By Nikos Varlas/ firstname.lastname@example.org
Bartzokas, who led the Reds to the 2013 Turkish Airlines EuroLeague crown, first visited Peace & Friendship Stadium with FC Barcelona Lassa last season and is now the head of bench at Khimki Moscow Region.
The transition came early!
Bartzokas was one of the greatest talents of his generation in basketball and one of the most athletic big men of the time in Greece, with a flair for scoring and rebounding. The only team he played for was Maroussi before he was forced to retire at age 27 after two serious knee injuries. But an obstacle turned into an opportunity as his premature end to his playing days opened the door to a coaching career at a very young age.
His first job as a head coach was with Olympia Larissa. Then came stints with Maroussi, Panionios and the big move to Olympiacos in the summer of 2012, when he succeeded Dusan Ivkovic and took over the European champions. What came next is well known. Now, he’s one of the most renowned coaches in the EuroLeague. A former Euroleague Basketball Alexander Gomelskiy Coach of the Year award winner, he has a title (2013) and Final Four appearances with two teams (2013 and Lokomotiv Kuban Krasnodar in 2016).
A relationship full of strong emotions
Coaching a club like Olympiacos is a significant event in any coach’s career, but all the more so for Bartzokas. With the Reds he became the first Greek coach to win the EuroLeague (he has been since followed by Dimitris Itoudis with CSKA Moscow) and his name deservedly took off. He never hide the fact that he was a fan of the Piraeus team and this, combined with his fiery temperament, contributed to a very emotional run with Olympiacos.
All good things come to an end and his “divorce” with the team was unexpected and difficult, coming a few days before the opening tip of the 2014-15 EuroLeague season after losing to archrival Panathinaikos Athens in a Greek Cup game. He decided to leave and handed in his resignation following excessive reactions by fans who couldn’t accept consecutive defeats at the hands of their bitter rival. “You have to become the change you want to come,” he said then of his decision and since has avoided talking about anything related to Olympiacos in general and about the reasons that led him to leave in particular.
The plan changed: a traveler and creator!
Experiences shape who we are and where we want to go. Coach Bartzokas is no exception to this rule. Surely, he had in mind that Olympiacos could develop into a beautiful situation that would last a long time. A top club, good conditions for winning titles and an opportunity to make history with the team he loved since he was a boy.
The truth is that this seemed like a likely scenario, especially after winning the title in London in 2013 with impressive basketball and double-digit leads in the semifinal and the final. But, there was a different plan in store for Bartzokas and he certainly changed his thinking and his plans when his collaboration with Olympiacos suddenly came to an end after the first official game of that season. Now everything points to the fact that his first goal was to work abroad, away from his home country.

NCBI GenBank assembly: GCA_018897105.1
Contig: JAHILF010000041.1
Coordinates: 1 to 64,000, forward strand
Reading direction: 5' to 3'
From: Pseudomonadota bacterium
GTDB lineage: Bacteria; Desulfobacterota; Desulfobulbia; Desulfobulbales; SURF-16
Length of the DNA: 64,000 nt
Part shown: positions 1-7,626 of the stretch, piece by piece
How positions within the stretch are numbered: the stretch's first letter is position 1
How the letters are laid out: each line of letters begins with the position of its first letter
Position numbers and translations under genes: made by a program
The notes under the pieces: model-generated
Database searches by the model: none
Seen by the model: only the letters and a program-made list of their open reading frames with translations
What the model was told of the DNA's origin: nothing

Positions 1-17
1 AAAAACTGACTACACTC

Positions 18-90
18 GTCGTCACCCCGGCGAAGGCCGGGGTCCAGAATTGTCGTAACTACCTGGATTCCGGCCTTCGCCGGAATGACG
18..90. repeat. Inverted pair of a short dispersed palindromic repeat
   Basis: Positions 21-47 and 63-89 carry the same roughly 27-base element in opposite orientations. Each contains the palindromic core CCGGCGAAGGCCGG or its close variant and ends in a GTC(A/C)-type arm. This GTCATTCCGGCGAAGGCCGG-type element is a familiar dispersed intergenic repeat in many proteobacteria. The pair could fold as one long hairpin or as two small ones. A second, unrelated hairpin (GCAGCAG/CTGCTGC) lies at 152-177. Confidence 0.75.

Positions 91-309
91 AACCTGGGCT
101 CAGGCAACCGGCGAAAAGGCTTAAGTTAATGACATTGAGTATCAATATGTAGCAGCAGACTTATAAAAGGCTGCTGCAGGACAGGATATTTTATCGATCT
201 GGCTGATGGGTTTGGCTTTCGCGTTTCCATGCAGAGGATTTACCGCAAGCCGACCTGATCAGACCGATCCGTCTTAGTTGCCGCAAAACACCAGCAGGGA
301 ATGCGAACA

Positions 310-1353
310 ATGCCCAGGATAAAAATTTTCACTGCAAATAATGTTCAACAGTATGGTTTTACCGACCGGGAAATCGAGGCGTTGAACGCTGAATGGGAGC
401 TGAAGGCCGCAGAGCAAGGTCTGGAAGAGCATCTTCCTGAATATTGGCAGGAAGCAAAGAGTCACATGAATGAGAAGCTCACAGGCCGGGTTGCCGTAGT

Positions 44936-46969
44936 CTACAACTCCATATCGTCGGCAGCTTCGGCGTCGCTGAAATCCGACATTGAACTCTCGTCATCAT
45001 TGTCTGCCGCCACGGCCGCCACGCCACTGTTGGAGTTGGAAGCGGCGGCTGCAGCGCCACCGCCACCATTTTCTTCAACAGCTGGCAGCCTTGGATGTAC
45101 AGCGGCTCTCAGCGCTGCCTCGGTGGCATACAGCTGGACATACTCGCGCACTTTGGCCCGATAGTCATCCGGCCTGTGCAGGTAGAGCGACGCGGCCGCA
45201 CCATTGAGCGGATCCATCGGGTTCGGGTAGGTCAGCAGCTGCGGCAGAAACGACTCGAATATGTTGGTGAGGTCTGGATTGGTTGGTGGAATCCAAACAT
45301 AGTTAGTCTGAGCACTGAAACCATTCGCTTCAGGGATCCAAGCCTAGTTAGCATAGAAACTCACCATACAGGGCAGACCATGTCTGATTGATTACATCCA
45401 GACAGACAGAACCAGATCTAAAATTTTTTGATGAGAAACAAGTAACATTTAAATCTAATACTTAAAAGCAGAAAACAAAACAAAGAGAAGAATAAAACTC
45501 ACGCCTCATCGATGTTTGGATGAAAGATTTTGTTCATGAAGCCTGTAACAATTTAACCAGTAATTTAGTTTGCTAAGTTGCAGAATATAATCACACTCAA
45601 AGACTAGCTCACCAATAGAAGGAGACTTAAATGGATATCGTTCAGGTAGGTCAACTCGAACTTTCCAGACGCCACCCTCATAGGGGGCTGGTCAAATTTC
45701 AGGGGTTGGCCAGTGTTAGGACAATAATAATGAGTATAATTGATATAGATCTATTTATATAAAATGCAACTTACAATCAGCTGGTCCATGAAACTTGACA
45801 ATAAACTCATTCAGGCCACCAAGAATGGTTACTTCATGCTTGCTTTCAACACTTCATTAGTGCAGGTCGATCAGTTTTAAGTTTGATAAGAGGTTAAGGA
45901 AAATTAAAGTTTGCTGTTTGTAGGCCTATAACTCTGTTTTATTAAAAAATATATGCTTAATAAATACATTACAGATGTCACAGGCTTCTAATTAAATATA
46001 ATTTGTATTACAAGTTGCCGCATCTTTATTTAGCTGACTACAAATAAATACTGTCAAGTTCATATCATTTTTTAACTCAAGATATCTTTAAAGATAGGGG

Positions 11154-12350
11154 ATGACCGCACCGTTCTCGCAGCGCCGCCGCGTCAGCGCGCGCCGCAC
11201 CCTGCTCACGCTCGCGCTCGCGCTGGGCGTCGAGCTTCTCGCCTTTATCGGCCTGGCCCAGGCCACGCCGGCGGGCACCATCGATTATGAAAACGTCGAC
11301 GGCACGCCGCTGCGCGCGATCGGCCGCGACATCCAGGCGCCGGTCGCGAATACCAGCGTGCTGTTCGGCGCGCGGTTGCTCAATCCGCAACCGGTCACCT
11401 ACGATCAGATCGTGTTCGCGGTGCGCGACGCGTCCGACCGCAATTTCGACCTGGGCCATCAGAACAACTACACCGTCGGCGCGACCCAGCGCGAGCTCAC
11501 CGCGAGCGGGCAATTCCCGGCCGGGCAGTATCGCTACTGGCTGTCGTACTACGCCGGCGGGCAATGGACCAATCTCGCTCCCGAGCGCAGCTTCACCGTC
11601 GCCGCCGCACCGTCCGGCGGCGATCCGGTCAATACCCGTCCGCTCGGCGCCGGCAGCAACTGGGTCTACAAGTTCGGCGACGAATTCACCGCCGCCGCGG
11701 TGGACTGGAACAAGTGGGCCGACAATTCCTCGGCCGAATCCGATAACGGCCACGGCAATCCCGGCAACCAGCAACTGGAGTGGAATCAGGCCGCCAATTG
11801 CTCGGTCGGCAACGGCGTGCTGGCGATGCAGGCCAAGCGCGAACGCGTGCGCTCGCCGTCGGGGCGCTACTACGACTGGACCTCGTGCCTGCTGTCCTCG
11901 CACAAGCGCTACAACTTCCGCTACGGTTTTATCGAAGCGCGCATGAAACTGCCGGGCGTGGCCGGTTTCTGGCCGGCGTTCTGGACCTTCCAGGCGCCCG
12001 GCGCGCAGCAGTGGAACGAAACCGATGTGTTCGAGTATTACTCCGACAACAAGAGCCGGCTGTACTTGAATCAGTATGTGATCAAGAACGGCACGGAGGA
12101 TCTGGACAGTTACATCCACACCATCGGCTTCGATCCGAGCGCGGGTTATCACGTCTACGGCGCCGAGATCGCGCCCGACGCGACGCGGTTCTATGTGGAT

He joined Lokomotiv in 2015 and had a wonderful season in which he led the team to the Final Four for the first time in the club’s history. Then came a season with Barcelona in which seemingly everything went wrong and he and the team had a poor season. But that chapter has closed and a new one has opened in Khimki. It appears that Bartzokas, with the passing of years, is becoming a traveler. He is on a journey where he will get to know new cultures, take on new challenges and do what he likes and is talented at: creating new and powerful teams!
The art of recruiting
Bartzokas has proven that he has ways to create competitive teams, even with very small or limited budgets. In his first season in Maroussi, he was a win away from qualifying for the EuroLeague playoffs with one of the lowest budgets in the league. As it turns out, though, his most important asset is finding and trusting players, and helping their careers take off. Players like Jamon Gordon, Matt Lojeski, Othello Hunter and Jon Diebler, among others, saw their careers upgraded because Coach Bartzokas believed in them at a time when they were unknown at the top level.
Players like Bryant Dunston and Chris Singleton made their first appearance in the EuroLeague under Bartzokas and this season, the rookie Anthony Gill and Malcolm Thomas (though he had played briefly for Maccabi Tel Aviv five years ago) are similar cases. Knowing how to pick players is a talent, as is the ability to create strong squads capable of making their mark in the EuroLeague. Bartzokas has done this at every team he has worked at, except for Barcelona.
What will happen with Khimki? The prospects look excellent and the team seems like it has the arsenal it needs to go very far. This, though, takes time to be judged and it requires that Coach Bartzokas’s new project gets tested first. The first serious test is the one coming up against Olympiacos in Piraeus. The place where, whenever Bartzokas returns, no matter how many years have gone by, he himself is tested… to master his emotions.